The Hungarian government is hoping to obtain the rest of the Sevso treasure, a spectacular trove of Roman silver, after acquiring half the pieces. At the end of March, Prime Minister Victor Orbán unveiled seven masterpieces from the hoard, which has only been displayed in public for one day (at Sotheby’s New York in 1990). The remaining seven items are owned by UK-based Lord Northampton.
The silver, which dates from the fourth century AD, has been in limbo for nearly 35 years, having been hidden away after being claimed by Hungary, Croatia and Lebanon. The 14 pieces of a Roman banqueting set surfaced in 1980, with no authenticated provenance. Without the legal issues, their market value would now be around £100m.
Orbán described the treasure as having come “home”. It had not been bought, according to the Hungarians, although a “retention fee” of €15m was paid to the holders. Orbán said: “It has always been the property of the state of Hungary… we haven’t paid a purchase price, that’s the important thing. But we had to get our hands on it somehow.” The announcement was made just before Hungary’s parliamentary election and may have bolstered support for Orbán, whose government was re-elected.
Seven pieces have been acquired by Hungary: the Hunting (Sevso) Plate, the Geometric Plate, two Geometric Ewers, the Basin, the Casket and the Dionysiac Ewer. Hungary also got the copper cauldron in which the silver was discovered.
The Art Newspaper can reveal that the pieces sold to Hungary belonged to a trust, the beneficiaries of which are the two sons of Peter Wilson, a former chairman of Sotheby’s who died in 1984. They are Philip (who runs an art publishing imprint) and Thomas.
A statement from the government says that “consecutive Hungarian governments negotiated with the owners of the Sevso treasure several times, albeit unsuccessfully”. The hurdle was the “exorbitant” price asked—“tens of billions of forints” (to give an idea, 30bn forints is £80m).
Serious negotiations began a year ago, led by János Lázár, the state secretary in the prime minister’s office, and László Baán, the director of the Szepmuveszeti Muzeum in Budapest. The fee was bargained down, and the payment of €15m was secretly approved by the Hungarian cabinet in late February. A UK export licence was granted (the silver had been in the country for fewer than 50 years, so it was not eligible for deferral). The treasure was transported to Budapest on 21 March, guarded by counter-terrorism officers.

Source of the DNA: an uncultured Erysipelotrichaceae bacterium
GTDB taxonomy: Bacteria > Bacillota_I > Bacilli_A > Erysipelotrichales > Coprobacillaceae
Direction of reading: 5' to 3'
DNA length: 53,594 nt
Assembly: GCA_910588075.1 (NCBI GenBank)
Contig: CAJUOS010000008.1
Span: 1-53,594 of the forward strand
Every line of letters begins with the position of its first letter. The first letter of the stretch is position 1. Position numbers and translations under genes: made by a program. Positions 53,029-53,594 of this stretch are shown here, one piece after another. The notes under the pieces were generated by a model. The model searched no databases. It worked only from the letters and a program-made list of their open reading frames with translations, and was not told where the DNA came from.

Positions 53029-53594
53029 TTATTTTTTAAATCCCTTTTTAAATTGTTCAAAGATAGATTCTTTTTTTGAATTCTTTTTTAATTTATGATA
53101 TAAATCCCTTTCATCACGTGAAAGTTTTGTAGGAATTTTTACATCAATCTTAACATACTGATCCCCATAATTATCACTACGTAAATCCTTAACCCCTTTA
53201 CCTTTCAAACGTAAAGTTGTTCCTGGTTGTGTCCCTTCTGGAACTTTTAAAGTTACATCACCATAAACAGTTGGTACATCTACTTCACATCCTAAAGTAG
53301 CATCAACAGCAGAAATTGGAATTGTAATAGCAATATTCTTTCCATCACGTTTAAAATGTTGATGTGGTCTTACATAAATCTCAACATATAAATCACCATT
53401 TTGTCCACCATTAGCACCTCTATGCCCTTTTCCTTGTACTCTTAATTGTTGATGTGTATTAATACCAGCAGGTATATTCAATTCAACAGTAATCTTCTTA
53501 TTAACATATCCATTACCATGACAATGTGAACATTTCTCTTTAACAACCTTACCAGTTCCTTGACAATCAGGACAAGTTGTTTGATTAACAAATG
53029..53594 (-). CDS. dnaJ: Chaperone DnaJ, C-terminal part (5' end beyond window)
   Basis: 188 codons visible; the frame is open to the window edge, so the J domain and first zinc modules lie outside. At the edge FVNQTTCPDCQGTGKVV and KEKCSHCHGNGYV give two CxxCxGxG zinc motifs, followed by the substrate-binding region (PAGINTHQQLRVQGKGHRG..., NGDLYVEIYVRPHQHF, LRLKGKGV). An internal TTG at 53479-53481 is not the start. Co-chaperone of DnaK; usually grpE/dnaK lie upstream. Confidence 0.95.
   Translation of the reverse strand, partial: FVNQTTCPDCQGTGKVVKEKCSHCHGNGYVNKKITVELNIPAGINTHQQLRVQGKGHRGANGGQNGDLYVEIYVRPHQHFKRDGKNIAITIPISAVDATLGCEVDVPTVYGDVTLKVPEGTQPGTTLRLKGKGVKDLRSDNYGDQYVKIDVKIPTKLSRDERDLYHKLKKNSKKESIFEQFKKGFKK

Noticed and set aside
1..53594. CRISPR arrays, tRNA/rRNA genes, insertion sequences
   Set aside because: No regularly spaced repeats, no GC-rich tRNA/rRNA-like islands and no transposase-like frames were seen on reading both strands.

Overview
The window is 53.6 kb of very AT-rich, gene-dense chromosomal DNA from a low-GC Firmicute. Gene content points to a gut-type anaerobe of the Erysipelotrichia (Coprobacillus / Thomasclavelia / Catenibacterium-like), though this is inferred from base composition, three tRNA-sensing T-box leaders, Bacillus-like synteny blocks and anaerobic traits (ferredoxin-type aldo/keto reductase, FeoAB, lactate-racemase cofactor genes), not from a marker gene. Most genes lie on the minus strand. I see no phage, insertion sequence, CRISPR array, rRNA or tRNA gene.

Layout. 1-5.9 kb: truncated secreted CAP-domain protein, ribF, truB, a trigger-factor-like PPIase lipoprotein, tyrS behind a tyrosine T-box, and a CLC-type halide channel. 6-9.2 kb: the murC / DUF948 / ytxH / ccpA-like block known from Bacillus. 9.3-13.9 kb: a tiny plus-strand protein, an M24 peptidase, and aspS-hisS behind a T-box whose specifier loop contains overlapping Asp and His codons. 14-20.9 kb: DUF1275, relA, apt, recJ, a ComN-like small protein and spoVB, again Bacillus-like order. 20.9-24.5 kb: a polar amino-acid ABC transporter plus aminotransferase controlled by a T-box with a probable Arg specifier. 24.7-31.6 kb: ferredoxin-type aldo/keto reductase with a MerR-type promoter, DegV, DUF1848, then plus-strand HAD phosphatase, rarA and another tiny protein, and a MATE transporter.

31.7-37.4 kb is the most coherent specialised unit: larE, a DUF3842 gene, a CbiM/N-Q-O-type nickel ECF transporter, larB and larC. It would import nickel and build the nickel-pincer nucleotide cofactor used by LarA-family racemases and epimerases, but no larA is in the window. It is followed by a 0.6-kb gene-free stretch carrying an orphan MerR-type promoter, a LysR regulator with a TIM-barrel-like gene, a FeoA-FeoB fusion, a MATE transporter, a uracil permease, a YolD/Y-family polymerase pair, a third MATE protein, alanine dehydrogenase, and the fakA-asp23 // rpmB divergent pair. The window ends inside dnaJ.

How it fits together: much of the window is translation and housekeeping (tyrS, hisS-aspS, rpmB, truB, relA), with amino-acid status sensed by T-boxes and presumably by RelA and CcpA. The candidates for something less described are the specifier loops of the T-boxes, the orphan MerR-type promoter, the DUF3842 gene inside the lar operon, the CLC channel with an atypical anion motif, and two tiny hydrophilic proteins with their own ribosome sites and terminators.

The tangled tale of the Sevso silver begins in 1980, when the first pieces surfaced with a trio of dealers from Serbia, Lebanon and the UK. These were sold to Peter Wilson. He was later offered more, but lacked the capital and went into partnership with Lord Northampton. In 1984, some of the treasure was sent to the Getty Museum in California on approval, but without authenticated documentation. The Getty did not buy the pieces.
Lord Northampton then formed a Guernsey-registered body known as the Trustee of the Marquess of Northampton 1987 Settlement. This had two beneficiaries, described as “Abraham” (the Wilson interest) and “Xylander” (the Northampton interest).
Sotheby’s was instructed to sell the silver, and it was sent from London to New York for display in 1990. The auction house then stated that the treasure was “believed to have been discovered in Lebanon in the 1970s”. After one day on show, it was taken off view, since this had led to legal claims from the governments of Hungary, Yugoslavia (Croatia, after its breakaway in 1991) and Lebanon, which led to the cancellation of the proposed auction in Zurich. Lebanon later withdrew its claim, and a New York court ruled in 1993 that there was insufficient evidence to prove that the treasure had been excavated in Hungary or Croatia. The silver was then returned to London.